Mango, Chile, and Being Chill with New Cultures
To quote Brené Brown, “Culture is the way we do things around here.” As cultural tension continues to be a point of stress and anxiety in our country, it’s helpful to remember that getting to know new cultures can be super fun and totally life-giving. One example is the night I crossed a major cultural barrier. And it was all thanks to a couple of Mexicans and a frightful mango-chile sucker.
Candy covered the stainless steel countertop of the school cafeteria that night. The laughter of children inter-played with the mariachi music echoing off the cement walls. Parents and grandparents sat clustered around several cafeteria tables, congenially observing the antics of their young ones. Gathering bunches of the plastic-wrapped sweets in front of us, my friends and I stuffed generous servings into brown paper bags.
Before we brought out the piñata, Armando, Javier and I had to finish bagging the gift bags for the kids. Apparently, Las Posadas was a nine-day party leading up to Christmas, and we were part of it. To my right, Armando looked over at Javier, and then back at me. With a mischievous smile, he held out a large sucker and asked, “Quieres probarlo?”
Grabbing the candy from his outstretched hand, ominous brown writing came into focus against a bright yellow wrapper. “Mango y chile.” Nobody with a sweet tooth would turn down a mango sucker. With super-spicy chile powder, though? That was a different matter. Judging by the grin on Armando and Javier’s faces, this was going to be a far cry from the Tootsie Pops that the local Dutch-American families might distribute on Halloween.
Armando and Javier were both from Mexico. Javier spoke English reluctantly. Armando only knew Spanish. They were a few years older than I, and we were all members of a Spanish-language music ensemble at our church. My language skills were improving all the time, since Javier and I were the only two bilingual members of the group. The spicy-food hurdle, however, was still ahead of me.
Steeling my face, I said, “Pues si, no hay problema.” Unwrapping the candy and then tasting it, my outward expression was cool and calm. We continued to fill the brown paper bags in relative silence. The anticipation was palpable, as was the immense burning sensation inside my mouth.
This wasn’t a mango candy with a hint of heat! This was something totally new and completely wicked. The outer layers of the sucker were straight-up, unadulterated chile powder. Rapidly blinking, I willed my tears not to accumulate. And methodically sorting candy helped keep my smile at bay. This was so uncomfortable. But also really fun.
“They want to know whether I can hang with Mexicans? Only a total wimp wouldn’t be able to handle children’s candy, right?” No signs of burning or stinging made their way past my poker face. Then, finally, the sweet, smooth flavor of ripe mango emerged. My taste buds rejoiced! Armando and Javier seemed clearly impressed.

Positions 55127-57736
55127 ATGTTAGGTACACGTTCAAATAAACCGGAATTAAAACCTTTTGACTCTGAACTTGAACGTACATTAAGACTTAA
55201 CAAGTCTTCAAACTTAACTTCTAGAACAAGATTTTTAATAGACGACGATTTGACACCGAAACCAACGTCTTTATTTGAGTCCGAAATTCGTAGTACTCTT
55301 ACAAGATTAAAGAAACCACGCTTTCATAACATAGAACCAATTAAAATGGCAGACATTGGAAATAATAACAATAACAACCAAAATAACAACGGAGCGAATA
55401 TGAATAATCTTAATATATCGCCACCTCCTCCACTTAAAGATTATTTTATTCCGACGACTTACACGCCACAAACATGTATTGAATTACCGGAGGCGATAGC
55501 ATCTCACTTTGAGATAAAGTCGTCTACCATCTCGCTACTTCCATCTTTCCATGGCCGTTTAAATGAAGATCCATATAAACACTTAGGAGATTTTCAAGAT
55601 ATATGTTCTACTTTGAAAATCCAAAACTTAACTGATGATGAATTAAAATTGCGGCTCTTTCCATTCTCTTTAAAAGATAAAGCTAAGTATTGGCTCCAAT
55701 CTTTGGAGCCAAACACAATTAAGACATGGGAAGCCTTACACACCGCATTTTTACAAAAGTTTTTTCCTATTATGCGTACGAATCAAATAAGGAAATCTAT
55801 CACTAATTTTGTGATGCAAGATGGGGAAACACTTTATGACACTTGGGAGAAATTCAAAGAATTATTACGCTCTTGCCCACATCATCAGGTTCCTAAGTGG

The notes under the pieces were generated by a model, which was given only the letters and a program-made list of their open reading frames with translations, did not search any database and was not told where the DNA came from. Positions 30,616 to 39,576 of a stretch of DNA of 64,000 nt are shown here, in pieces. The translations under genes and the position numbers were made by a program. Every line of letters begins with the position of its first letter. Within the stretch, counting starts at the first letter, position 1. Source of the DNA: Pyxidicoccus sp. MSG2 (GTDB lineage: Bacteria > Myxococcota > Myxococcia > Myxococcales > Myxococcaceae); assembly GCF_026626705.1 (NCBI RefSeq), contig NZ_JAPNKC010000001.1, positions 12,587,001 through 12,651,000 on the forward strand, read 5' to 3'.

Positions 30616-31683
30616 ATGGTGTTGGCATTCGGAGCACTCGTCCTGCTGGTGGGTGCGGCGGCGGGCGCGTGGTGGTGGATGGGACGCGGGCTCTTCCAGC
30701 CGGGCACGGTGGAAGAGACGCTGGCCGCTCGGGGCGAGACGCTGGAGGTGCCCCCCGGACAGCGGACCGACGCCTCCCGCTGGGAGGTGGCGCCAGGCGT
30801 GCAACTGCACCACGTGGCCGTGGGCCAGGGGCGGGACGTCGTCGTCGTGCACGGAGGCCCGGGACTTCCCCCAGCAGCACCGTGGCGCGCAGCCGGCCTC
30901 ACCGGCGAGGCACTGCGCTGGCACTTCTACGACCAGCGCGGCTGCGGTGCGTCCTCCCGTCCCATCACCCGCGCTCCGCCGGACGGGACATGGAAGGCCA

I crossed a cultural plane that day, and there was no turning back.
Armando, Javier, and our other choir members became some of my dearest friends in my early 20’s. We celebrated many of life’s milestones together, and they taught me important lessons about finding the beauty in other cultures. Here are three of those lessons, from the mango-chile sucker incident:
- What seems perfectly normal under separate conditions, might actually pair well together through a different cultural perspective. For instance, super spicy and super sweet flavors in the same candy! Or, loud, boisterous music in the middle of a reverent church service. One doesn’t necessarily cancel out the other, and an unexpected combination has often surprised me with its beauty.
- The initial experience of a new culture might feel abrasive, simply because it’s...new. Not only was chili pepper hotter than I was used to, but it was a different texture, as well. After a while of hanging out with Mexicans, however, spicy cuisine moved to the top of my favorite foods. (What I wouldn’t give for an helote right now.) From food, to music, to public displays of affection, sometimes the new and unusual are simply an acquired taste.
- Sweetness is found at the core. Similar to the delicious center of the mango-chile sucker, I’ve come to believe that most people desire happiness and kindness, deep down. Often, however, we express this desire in totally different ways, depending on our culture. Yet I believe we have more in common in our hearts, than the exterior might reveal at first glance.
Thanks for reading, and let me know if you wanna go out for helotes!